The minister without portfolio and Taiwan’s chief trade negotiator, John Deng (鄧振中), expressed on Monday (June 10) his optimism about the country conducting talks about a bilateral free trade agreement (FTA) with the United States.

Taiwan will “always be ready” for reaching an agreement with the U.S., said Deng, who is currently leading a business delegation of 112 members to take part in the SelectUSA, a summit promoting investment in the U.S., in Washington.

Deng holds an optimistic attitude toward conducting talks with the U.S. regarding the FTA, saying the signing of such deal will be an example that shows “high standards” of a trade agreement.

However, Deng also noted preconditions should not be imposed before any negotiations commence, so that all issues concerning both parties could be discussed on the table with “more space” and “flexibility.”

The negotiator was referring to the government’s ban on imports of American pork products carrying ractopamine, a drug applied to promote leanness of the meat.

In April, Minister of the Council of Agriculture (COA) Chen Chi-chung (陳吉仲) told visiting U.S. officials that the government was not considering making changes to the current ban. The government, however, would be willing to discuss the matter in talks on a bilateral FTA, he added.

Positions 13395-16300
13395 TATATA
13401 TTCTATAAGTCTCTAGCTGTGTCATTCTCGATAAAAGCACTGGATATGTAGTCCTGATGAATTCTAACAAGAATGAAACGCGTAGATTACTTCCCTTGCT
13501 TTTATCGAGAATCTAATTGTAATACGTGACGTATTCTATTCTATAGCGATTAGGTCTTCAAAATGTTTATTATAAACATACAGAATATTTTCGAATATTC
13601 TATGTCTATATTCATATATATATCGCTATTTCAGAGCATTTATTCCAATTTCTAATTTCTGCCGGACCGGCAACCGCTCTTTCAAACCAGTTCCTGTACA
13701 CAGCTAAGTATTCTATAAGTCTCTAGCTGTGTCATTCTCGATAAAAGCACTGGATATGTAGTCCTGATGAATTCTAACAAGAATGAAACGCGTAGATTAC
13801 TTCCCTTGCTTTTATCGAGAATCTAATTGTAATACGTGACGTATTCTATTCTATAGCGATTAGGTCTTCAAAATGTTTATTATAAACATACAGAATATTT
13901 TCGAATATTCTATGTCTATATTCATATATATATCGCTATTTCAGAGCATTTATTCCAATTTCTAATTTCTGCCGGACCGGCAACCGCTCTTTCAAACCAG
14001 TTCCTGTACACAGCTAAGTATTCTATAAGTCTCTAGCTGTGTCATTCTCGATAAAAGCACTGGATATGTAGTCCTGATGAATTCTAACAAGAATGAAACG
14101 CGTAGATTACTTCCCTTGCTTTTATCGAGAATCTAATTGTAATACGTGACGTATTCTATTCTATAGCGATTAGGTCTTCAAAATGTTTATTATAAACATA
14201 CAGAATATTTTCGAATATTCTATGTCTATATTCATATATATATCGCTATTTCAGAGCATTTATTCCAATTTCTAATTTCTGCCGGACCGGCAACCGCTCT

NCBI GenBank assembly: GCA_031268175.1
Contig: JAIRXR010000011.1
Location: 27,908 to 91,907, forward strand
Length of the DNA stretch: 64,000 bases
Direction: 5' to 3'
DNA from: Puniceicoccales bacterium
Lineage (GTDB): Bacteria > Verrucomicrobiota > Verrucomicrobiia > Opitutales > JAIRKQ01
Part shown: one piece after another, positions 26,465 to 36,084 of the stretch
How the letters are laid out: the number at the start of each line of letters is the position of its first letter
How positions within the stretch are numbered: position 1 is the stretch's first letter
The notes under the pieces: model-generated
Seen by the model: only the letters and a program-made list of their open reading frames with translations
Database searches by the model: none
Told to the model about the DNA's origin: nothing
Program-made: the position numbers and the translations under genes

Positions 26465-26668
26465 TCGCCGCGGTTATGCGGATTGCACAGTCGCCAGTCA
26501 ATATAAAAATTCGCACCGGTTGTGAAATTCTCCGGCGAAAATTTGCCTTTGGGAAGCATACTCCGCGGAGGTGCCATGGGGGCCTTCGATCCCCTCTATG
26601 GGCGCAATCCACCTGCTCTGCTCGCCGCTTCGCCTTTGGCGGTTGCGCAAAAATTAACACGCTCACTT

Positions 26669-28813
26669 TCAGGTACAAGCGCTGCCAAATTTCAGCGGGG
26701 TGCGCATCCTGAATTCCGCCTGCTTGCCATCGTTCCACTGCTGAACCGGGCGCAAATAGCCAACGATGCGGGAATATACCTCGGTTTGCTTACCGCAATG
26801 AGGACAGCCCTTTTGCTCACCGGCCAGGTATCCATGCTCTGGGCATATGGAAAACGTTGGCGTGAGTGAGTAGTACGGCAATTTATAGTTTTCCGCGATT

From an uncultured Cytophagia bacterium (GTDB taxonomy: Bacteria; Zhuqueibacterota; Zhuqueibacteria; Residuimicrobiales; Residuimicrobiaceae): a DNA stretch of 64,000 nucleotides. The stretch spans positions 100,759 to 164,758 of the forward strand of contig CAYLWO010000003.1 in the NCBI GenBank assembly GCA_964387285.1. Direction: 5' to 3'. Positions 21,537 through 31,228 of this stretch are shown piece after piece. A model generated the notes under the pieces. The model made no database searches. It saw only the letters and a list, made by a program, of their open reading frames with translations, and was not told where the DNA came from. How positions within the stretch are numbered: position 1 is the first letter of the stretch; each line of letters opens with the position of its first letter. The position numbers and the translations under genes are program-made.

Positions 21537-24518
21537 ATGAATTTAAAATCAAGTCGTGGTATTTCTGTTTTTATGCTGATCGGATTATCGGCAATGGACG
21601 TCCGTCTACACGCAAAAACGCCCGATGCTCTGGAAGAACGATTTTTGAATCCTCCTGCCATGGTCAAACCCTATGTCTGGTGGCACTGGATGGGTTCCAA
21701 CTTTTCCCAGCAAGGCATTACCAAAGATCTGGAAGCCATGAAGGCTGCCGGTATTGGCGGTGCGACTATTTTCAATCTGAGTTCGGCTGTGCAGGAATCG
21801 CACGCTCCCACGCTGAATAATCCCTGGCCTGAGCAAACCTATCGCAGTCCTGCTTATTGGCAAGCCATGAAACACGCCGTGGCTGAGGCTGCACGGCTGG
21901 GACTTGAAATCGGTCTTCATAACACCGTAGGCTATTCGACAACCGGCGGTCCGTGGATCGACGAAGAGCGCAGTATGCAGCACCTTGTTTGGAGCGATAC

In addition to the Taiwanese authorities, the American Chamber of Commerce in Taipei (AmCham) has also voiced its support for a Taiwan-U.S. trade agreement.

In its annual White Paper published in May, AmCham urged the Taiwan government to take a more proactive step on the matter amid escalating trade tensions between the United States and China.

Speaking with the media at the SelectUSA on Monday, Brent Christensen, director of the American Institute in Taiwan (AIT), said the Taiwanese delegation, which is the biggest compared to other countries, once again demonstrated Taiwan’s commitment to promoting Taiwan-U.S. trade relationship.

The Taiwanese delegation comprises representatives from information technology, biotechnology, and steel, among other industries, reported the Central News Agency.

Source: Taiwan News